- Meyer v. Renteria (In re Renteria), -- B.R.-- (9th Cir.B.A.P. May 4, 2012)
- The Bankruptcy Appellate Panel for the Ninth Circuit held that a Chapter 13 plan does not "unfairly discriminate" between classes of creditors within the meaning of Bankruptcy Code Section 1322(b)(1), even if it separately classifies a general unsecured consumer debt for which there is co-liability with a third party and pays that debt in full but provides that all other general unsecured claims receive little to no distribution. The B.A.P. stopped short of finding that the "unfair discrimination rule" does not apply to such co-debtor consumer claims in all circumstances and limited the ruling to the facts of the case; the dissent would find that the "unfair discrimination" prohibition of Bankruptcy Code Section 1322(b)(1) has no application to co-debtor consumer claims.
- Procedural context:
- Appeal from the United States Bankruptcy Court for the Eastern District of California (J. Lee) confirming the Debtor's Chapter 13 plan, reviewed de novo.
- Amanda Kay Renteria (the "Debtor") proposed a Chapter 13 plan that classified the general unsecured claim of approximately $20,000 to her former family law attorney, James Preston, in its own class to be paid in full with 10% interest. The remaining unsecured creditors holding claims totalling approximately $80,000 were classified separately and were to get nothing. On the record, Ms. Renteria revealed that she was preferring Mr. Preston over her other creditors, because her mother was a co-debtor on that debt and not the others. Michael Hugh Meyer, the Chapter 13 Trustee, objected on the ground that the Debtor's Plan could not be confirmed, because it unfairly discriminated between classes of creditors in violation of Bankrutpcy Code Section 1322(b)(1). The Bankruptcy Court overruled the Trustee's objection and confirmed the Debtor's Chapter 13 plan, holding that the plain meaning of the "unfair discrimination rule" found in Section 1322(b)(1) does not apply to co-debtor consumer debts. The Ninth Circuit B.A.P. affirmed the Bankruptcy Court's decision. Although it declined to issue a blanket prohibition against the application of the "unfair discrimination rule" to any co-debtor consumer debt, the Court, in a decision written by Judge Markell, examined the legislative history of the "however clause" of 1322(b)(1) and determined that the circumstances of the Debtor's case fell squarely within its intended application. The Debtor's separate classification of a co-debtor consumer claim and widely disparate treatment between her general unsecured creditors in her Chapter 13 plan did not constitute "unfair discrimination" under 1322.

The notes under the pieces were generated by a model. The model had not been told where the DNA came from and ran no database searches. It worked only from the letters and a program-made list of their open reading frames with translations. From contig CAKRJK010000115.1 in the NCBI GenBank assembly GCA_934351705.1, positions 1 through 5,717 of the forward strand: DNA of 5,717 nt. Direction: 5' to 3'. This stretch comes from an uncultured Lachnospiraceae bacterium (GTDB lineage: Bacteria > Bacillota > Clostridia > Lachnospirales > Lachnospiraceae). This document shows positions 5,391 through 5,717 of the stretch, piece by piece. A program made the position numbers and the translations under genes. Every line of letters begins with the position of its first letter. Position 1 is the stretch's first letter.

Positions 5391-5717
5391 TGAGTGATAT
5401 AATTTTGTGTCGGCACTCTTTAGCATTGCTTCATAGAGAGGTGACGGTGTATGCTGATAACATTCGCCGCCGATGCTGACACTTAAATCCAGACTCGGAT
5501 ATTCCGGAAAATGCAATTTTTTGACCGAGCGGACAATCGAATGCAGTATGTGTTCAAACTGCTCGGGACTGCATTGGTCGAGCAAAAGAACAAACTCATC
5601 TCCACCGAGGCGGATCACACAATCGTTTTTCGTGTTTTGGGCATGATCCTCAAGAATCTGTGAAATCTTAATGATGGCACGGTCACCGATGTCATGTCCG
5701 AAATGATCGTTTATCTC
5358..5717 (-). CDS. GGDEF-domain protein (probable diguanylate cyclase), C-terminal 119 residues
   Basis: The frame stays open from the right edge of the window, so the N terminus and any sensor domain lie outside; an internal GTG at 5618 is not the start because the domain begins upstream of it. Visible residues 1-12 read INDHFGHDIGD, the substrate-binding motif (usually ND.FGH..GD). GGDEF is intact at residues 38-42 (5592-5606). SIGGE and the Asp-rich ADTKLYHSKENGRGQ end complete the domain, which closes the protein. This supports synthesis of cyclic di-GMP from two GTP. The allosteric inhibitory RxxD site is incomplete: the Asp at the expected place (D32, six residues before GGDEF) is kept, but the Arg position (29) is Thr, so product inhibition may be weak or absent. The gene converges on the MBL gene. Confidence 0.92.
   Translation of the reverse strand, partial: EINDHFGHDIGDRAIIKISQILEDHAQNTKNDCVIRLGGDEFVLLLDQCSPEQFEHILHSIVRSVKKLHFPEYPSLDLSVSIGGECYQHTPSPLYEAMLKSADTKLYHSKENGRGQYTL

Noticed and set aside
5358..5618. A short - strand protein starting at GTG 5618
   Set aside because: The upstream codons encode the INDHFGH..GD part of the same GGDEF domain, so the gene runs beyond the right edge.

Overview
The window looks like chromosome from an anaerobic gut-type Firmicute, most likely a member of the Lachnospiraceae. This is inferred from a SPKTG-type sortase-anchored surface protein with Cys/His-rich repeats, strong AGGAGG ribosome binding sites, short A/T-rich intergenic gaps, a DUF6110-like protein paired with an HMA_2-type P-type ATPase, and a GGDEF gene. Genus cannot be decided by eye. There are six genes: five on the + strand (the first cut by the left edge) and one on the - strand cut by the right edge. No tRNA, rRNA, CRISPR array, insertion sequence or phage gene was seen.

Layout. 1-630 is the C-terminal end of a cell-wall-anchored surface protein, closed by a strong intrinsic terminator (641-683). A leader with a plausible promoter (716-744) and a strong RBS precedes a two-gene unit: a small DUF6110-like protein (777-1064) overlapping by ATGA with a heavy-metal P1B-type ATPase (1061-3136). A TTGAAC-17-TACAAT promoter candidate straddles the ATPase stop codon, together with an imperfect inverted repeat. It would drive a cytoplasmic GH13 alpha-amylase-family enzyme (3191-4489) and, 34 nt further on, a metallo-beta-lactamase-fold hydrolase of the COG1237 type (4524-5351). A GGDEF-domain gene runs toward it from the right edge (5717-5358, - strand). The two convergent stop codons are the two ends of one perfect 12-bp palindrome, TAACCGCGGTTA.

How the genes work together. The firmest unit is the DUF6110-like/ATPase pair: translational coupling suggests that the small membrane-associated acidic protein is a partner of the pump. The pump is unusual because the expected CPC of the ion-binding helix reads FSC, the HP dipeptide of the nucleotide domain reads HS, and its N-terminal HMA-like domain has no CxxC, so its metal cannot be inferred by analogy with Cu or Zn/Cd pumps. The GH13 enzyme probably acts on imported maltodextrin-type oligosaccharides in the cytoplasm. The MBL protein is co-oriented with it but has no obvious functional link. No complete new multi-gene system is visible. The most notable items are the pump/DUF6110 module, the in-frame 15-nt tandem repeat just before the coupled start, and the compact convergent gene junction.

- Markell, Pappas and Dunn, Bankruptcy Judges
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